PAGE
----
Learning about Ashurbanipal

Written by Claire Messenger, International Training Programme Manager

This week’s Staff Talk at the British Museum will be an opportunity for colleagues around the Museum to learn more about King Ashurbanipal of Assyria (669–c. 631 BC) the focus of the new Sainsbury Exhibition Gallery (SEG) exhibition I am Ashurbanipal: king of the world, king of Assyria from exhibition curator Gareth Brereton, who many ITP fellows will know.


Ashurbanipal was once the most powerful man on earth. He described himself in inscriptions as ‘king of the world’, and his Assyrian empire, ruled from the city of Nineveh (now in northern Iraq) stretched from the shores of the eastern Mediterranean to the mountains of western Iran. At one point the empire even included Egypt.

This major exhibition – which has received some very good reviews in the national press – tells the story of Ashurbanipal through the Museum’s collection of Assyrian treasures and rare loans and looks at his role as a warrior, scholar, empire builder, king slayer, lion hunter and librarian (quite a professional profile!!).


The show takes you into the world of Ashurbanipal and shares with the audience the splendour of his palace, created ‘to be an object of wonder for all the people’ and details of his life and his empire through some 200 objects including painted glazed bricks, large stone sculptures, rare wall paintings, gold and ivory furniture fittings and decorative metalwork.

The Museum’s collection allows the exhibition to show Ashurbanipal’s great library which was the first in the world to be created with the ambition of housing all knowledge under one roof.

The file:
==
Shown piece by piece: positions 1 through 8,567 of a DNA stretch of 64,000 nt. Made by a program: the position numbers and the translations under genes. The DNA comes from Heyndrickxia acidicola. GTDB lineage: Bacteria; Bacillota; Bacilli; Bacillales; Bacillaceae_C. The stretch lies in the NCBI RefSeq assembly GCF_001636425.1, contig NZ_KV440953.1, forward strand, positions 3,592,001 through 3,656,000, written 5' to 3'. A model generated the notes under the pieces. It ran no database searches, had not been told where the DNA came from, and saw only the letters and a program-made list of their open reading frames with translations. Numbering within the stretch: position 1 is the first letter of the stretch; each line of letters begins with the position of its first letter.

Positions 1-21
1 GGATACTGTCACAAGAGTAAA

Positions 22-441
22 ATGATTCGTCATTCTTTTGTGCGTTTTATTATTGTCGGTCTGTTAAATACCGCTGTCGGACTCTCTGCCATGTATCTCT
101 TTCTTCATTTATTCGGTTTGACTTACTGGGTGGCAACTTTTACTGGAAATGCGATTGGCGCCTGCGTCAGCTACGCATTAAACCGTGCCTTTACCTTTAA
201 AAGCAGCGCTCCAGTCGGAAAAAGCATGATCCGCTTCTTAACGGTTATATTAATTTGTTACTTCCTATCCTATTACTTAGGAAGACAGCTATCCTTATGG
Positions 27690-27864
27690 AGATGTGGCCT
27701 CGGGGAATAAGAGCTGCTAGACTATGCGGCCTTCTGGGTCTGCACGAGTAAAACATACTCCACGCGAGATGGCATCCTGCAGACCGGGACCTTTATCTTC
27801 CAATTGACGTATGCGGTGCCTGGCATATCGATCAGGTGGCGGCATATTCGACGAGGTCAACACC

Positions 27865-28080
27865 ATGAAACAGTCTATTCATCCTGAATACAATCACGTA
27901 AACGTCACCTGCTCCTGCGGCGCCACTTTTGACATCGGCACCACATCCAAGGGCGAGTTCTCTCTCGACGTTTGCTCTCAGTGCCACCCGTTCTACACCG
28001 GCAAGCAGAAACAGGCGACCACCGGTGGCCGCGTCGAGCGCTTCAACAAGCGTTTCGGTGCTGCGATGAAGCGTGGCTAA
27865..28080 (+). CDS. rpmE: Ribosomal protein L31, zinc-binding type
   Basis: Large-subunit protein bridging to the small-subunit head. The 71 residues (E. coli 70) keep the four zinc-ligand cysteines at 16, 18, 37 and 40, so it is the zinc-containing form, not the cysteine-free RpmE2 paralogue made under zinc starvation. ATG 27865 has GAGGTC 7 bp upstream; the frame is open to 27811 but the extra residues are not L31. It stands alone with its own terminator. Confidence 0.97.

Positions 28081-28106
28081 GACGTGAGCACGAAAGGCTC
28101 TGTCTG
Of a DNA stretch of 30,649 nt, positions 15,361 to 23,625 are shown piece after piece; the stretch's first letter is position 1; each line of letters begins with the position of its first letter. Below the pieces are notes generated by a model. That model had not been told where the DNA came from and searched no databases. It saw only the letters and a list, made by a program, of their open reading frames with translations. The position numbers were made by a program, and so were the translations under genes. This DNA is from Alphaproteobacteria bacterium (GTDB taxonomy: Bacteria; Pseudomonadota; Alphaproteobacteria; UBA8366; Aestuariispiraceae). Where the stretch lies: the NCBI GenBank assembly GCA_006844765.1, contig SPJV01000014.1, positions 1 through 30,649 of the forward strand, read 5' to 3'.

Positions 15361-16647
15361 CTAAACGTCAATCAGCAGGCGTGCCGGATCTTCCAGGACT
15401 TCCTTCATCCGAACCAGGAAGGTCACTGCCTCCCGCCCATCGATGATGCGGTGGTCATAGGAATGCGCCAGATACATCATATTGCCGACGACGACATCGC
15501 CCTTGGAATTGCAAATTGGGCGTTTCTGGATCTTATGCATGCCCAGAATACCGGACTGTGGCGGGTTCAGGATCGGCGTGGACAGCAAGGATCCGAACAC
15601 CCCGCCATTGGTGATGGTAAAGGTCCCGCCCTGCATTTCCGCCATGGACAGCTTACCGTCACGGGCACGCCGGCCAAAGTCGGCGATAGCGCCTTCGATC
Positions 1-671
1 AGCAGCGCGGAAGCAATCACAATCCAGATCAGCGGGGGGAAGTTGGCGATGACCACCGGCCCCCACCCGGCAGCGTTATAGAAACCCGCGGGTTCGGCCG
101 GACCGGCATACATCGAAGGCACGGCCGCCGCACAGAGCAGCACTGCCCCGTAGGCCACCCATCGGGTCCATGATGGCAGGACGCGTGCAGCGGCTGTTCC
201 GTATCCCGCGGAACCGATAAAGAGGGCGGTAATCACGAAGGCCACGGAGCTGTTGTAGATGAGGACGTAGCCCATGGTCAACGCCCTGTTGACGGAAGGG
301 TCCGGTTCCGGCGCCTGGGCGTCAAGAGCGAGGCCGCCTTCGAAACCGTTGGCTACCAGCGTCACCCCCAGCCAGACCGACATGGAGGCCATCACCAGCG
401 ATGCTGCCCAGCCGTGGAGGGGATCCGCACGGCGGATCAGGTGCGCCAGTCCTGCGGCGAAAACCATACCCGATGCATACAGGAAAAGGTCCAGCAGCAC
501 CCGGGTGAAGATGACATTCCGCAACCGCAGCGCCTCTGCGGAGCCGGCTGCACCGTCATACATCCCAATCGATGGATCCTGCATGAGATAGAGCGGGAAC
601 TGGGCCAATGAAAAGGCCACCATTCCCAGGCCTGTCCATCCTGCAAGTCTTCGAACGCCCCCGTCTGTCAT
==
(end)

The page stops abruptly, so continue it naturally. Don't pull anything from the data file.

He developed the first systematically collected and catalogued library in the world and wanted a copy of every book mostly written on clay tablets in cuneiform script.  In total he gathered hundreds of thousands of these tablets but sadly his library was buried when the city of Ninevah was destroyed in 612 BC and was lost for over 2,000 years. The first remains of the library were discovered in 1849 and now around 30,000 tablets are housed in the British Museum.

But while Ashurbanipal was popular among his subjects the exhibition shows how cruel and ruthless – even by ancient world standards – he could be in dealing with enemies.  When the state of Elam tried to rise up against Assyria, Ashurbanipal crushed them. The Elamite king’s head was brought back to the palace in Nineveh where it was hung from a tree in the garden as a decoration.

“With the help of Ashur [the patron god of Assyria] and Ishtar, I killed them. Their heads I cut off in front of each other.”

He was even responsible for the death of his own brother.

Congratulations to Gareth and the BM team for a wonderful show and through the links below you can find out more about the show, the Assyrian empire and the man himself. The exhibition is open until 24 February 2019.